In theory anyway, Apple’s closed ecosystem was supposed to avoid these kinds of problems. But I am beginning to think that iOS itself has become a house of cards just waiting to collapse. If I were the Apple CEO, Tim Cook, I would immediately subcontract software system test to an independent contractor. And I would instruct them not to assume anything. Apple software engineers are among the best available. However I suspect they may be blind to intrinsic design faults that require more and more workarounds as time goes on. This is one consequence of a closed system. There are too few fresh eyes looking at the software and none who won’t risk their jobs by pointing out that the emperor has no clothes.

Bloviation Rules!

I often watch the three CSPAN channels, so I am accustomed to how witnesses testify before Congress, which is to say with an irritating inability to speak concisely and to the point.

But I just watched an extreme case that should be a lesson to future witnesses. A NASA executive was testifying before the House Committee on Science, Space and Technology, and her opening remarks took at least 15 minutes. Normally witnesses are asked to abbreviate their remarks to 5 minutes, but for some reason the Committee Chairman didn’t intervene.

After she finally finished, I leaned back and thought, “Wait a minute, here! She just bloviated endlessly but in fact she had only two points to make: NASA needs more money to accomplish its mission, and it needs more authority in order to spend that money efficiently.” That’s it. It should take only a few seconds to say. It seems to me that bluntly saying this is more likely to be effective than causing Committee members’ attention to wander, as actually occurred. I suspect that the shock alone would induce interest and attention.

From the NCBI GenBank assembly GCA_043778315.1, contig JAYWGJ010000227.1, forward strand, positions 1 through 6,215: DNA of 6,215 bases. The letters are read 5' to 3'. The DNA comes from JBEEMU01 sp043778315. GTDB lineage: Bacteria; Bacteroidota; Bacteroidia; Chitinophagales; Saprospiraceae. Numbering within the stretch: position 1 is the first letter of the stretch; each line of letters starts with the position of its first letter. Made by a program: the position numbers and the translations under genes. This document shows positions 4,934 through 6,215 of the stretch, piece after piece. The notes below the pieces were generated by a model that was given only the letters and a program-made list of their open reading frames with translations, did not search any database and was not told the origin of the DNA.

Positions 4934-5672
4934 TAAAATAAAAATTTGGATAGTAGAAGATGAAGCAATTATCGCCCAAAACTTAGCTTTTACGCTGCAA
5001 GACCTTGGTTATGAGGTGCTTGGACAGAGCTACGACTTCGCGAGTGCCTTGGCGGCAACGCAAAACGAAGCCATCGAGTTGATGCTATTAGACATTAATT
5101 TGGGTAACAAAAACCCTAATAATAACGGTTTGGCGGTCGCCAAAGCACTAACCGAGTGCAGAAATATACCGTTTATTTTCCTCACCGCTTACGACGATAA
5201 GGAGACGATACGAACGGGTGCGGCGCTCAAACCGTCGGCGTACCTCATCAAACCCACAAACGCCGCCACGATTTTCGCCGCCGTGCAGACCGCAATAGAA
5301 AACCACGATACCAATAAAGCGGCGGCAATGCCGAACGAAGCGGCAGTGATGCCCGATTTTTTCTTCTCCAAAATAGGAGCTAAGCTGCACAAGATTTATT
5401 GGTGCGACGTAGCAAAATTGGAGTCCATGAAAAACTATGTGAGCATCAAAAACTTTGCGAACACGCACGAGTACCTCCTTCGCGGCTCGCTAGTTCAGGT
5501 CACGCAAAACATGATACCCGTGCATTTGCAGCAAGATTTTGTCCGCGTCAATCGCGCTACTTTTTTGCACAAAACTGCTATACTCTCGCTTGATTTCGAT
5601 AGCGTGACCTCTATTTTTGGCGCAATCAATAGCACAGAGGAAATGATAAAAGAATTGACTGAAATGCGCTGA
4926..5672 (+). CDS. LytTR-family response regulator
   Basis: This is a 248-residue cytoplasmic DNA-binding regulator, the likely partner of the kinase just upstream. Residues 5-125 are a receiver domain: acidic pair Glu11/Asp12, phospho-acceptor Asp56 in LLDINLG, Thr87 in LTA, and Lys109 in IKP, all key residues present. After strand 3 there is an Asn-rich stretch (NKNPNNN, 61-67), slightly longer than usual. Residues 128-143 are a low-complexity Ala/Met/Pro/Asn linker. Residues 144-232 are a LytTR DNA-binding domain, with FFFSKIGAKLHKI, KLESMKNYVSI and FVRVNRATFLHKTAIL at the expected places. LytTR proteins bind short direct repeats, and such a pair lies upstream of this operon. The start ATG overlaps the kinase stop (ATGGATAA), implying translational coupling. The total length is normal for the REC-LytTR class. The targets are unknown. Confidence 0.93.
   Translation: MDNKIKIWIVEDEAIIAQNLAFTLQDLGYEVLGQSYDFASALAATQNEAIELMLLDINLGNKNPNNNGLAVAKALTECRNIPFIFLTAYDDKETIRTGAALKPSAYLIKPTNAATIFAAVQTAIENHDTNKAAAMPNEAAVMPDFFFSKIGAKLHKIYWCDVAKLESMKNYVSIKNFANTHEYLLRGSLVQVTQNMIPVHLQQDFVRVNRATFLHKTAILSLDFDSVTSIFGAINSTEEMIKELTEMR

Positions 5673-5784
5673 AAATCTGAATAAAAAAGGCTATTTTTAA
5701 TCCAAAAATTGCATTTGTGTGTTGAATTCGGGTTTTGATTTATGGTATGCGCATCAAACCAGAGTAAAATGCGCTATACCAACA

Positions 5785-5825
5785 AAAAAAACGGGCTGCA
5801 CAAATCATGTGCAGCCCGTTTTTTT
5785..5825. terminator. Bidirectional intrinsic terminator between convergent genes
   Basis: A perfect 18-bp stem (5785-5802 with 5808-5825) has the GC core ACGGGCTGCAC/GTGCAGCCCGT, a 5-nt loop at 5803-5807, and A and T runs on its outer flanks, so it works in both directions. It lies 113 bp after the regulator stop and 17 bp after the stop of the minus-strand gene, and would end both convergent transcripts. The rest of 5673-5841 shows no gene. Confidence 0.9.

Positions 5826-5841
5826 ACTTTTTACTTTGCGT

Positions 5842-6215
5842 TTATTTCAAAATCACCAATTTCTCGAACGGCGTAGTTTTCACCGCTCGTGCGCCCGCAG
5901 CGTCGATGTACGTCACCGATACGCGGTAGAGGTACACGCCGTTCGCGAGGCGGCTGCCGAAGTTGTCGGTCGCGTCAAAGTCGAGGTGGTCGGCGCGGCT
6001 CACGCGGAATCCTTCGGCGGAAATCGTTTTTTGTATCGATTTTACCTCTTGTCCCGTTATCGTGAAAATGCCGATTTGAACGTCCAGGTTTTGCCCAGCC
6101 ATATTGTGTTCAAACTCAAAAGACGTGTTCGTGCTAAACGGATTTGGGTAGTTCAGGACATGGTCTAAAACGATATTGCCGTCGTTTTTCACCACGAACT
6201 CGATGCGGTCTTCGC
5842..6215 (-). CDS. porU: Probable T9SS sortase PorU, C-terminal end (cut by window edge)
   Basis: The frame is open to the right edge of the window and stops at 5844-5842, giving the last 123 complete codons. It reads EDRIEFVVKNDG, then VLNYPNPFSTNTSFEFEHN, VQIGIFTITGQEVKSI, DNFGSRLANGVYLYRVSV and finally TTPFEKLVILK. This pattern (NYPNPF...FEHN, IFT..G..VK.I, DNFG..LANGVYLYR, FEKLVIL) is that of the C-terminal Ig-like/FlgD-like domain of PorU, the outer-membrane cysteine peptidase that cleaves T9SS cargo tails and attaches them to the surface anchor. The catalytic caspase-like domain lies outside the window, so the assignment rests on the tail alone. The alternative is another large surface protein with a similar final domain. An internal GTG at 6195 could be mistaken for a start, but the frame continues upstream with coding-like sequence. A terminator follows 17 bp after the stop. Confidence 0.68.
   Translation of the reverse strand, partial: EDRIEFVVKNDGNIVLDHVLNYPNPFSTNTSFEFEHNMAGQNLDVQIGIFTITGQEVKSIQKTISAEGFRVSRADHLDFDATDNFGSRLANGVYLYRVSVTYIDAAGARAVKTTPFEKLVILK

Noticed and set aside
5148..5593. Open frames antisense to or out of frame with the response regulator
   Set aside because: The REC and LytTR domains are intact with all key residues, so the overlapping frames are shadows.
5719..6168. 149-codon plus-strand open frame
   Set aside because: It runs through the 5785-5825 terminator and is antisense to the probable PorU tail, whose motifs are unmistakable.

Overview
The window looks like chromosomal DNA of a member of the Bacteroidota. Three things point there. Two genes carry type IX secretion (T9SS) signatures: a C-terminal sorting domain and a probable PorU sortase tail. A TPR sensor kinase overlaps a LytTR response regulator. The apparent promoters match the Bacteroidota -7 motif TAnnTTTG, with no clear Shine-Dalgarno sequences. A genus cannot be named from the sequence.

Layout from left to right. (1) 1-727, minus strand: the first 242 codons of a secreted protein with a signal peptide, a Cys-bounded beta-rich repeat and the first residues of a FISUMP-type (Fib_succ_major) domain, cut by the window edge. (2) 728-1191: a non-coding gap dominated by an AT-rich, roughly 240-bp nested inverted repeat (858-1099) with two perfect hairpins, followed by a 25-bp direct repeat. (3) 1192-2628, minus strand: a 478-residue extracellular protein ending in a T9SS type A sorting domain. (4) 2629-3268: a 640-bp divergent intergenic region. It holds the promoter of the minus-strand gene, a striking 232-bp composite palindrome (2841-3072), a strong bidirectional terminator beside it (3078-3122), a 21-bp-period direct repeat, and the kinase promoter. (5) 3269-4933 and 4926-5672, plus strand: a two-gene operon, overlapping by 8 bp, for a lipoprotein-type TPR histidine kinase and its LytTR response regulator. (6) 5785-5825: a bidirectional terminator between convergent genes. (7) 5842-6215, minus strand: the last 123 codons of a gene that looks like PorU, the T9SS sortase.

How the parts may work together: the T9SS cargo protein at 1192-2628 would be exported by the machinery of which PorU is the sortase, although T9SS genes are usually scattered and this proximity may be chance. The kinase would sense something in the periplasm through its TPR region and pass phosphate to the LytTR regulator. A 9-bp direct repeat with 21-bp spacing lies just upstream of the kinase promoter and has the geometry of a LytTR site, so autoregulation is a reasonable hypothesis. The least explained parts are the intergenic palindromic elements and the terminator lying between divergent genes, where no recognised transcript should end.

News vs. Commentary on TV

There are several TV channels mostly devoted to news, but I can find no national outlets that clearly distinguish news reporting from news commentary. There are local news broadcasts that deliver straight news in the traditional sense, but they tend to focus on local issues.

As an experiment I spent some time watching CNN, Fox, and MSNBC. Even when nominally reporting events, reporters often interview relevant people in the following fashion …

Reporter: “Senator, what is your position on President Trump’s announcement concerning the Iranian nuclear deal?

Senator: “… summarizes his opinion …

Reporter: “I agree with your first point, but don’t you think that your second position is …?